Here’s how a typical sequence in “Skinamarink” plays out: We see ten seconds of a ceiling fan spinning.  The static camera then cuts to ten seconds of a dark doorway.  Cut to ten more seconds of a different dark doorway.  Cut to black.  Cut to a flickering nightlight.  Cut to another door.  Cut to a lamp on a bedside table.  Cut to toys scattered on a floor.  Cut to a hallway.  Cut to some carpet.  Cut my throat and that would be a pain preferable to sitting through any more of this “movie.”
Half the time, it’s impossible to make out what’s onscreen because most of the footage is intentionally grainy or unintentionally muddy, and all of it is framed with the camera purposely in a poor position so it never points directly at a person, object, or action.  Which leads to mentioning that while stream-of-consciousness plotting prevents enjoyment of “Skinamarink” as entertainment, there are no demonstrable filmmaking skills on display that warrant taking “Skinamarink” seriously as an artistic endeavor either.
It doesn’t take top-level talent to place a camera on the floor, leave a room unlit, and record half a minute of an empty outlet on a wall.  Anyone can shine a flashlight on a clown-faced children’s toy in the dark and it will look vaguely eerie regardless of whose hand holds the beam.  The “effect” used to make toilets and doorframes suddenly disappear is no more sophisticated than the janky jump cut “I Dream of Jeannie” used to blink things out of existence.  Although it’s partly distorted to induce a particular effect, garbled audio becomes so bad that English subtitles appear even though spoken dialogue is also in English.  Where is technical craftsmanship evident in any of this?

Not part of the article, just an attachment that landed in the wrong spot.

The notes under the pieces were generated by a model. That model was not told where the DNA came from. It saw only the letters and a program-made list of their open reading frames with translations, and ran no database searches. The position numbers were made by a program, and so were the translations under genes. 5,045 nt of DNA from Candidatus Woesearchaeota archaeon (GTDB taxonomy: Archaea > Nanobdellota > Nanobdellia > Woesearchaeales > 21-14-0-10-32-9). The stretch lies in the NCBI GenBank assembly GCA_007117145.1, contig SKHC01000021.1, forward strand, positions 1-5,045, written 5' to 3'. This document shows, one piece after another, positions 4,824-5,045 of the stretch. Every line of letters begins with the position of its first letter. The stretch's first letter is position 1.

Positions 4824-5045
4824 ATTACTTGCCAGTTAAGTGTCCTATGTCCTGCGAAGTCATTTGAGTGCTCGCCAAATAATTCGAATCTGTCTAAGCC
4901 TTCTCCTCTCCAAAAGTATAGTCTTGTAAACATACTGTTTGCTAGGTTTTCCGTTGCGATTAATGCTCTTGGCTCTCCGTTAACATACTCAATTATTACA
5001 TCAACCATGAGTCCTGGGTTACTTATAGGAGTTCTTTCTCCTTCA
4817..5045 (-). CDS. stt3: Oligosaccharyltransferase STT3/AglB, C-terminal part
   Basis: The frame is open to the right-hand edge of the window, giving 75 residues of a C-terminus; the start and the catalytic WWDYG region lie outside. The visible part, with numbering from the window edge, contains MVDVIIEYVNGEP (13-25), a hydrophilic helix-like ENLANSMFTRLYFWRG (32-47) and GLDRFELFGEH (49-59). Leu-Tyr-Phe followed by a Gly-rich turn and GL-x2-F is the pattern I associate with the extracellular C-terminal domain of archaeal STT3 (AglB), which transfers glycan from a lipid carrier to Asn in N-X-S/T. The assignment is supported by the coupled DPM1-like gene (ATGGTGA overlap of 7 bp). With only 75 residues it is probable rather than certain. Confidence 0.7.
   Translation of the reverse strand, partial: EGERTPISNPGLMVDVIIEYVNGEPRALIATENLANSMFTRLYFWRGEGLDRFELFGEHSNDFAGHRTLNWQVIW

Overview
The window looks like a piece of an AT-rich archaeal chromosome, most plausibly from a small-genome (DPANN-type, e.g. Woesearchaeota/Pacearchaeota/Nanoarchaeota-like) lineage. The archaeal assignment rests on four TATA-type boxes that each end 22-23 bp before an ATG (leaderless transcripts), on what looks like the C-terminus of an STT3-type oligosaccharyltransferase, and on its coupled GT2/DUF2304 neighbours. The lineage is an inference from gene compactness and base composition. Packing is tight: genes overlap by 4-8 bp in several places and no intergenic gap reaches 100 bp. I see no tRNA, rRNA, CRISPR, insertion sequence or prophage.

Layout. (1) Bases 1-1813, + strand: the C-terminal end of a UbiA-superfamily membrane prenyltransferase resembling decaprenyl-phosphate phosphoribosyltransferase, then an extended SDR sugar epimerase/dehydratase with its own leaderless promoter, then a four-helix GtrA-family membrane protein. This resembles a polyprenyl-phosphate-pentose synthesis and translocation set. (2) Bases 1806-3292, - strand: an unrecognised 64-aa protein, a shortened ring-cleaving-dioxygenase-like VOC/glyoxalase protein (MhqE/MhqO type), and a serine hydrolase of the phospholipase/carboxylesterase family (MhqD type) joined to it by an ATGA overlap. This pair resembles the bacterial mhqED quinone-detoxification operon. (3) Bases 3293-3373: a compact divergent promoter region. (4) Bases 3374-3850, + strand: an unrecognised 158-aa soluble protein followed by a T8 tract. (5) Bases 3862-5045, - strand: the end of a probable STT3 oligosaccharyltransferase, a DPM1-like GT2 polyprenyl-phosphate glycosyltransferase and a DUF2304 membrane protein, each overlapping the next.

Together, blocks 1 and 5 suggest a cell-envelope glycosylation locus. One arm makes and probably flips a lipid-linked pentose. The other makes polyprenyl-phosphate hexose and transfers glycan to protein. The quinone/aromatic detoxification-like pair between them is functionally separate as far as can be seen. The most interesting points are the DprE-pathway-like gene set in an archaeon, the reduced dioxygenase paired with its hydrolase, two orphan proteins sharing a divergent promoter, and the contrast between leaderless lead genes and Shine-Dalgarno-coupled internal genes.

It certainly isn’t in a cutaway of a half-finished bowl of shredded wheat.  There’s no symbolic metaphor imparting a message about hunger.  There’s no deeper meaning about leaving something unfinished.  It’s just an insert shot of cereal, randomly inserted without rhyme or reason because that’s what was immediately available during editing.
Maybe “Skinamarink’s” experiment was to see if it could con critics into convincing themselves that its tepid tedium was somehow terrifying.  By that measure then, “Skinamarink” can be considered successful, as the film has earned admirers who attest to its supposed scariness, never mind that scares only come from inferring them for yourself when the camera lingers on an unmoving shadow, and lingers, and lingers, then cuts to another obnoxious public domain cartoon on TV.
Horror has one prominently divisive entry every year, and “Skinamarink” is definitely it for this 365-day cycle.  When the next one comes around, I plan to avoid whatever it is like the proverbial plague because I never want to see anything like this ever again.  A pointless piece of nonlinear nonsense, “Skinamarink” is a banal B-movie of boring B-roll that’s as drearily dull as any film can get.
Review Score: 15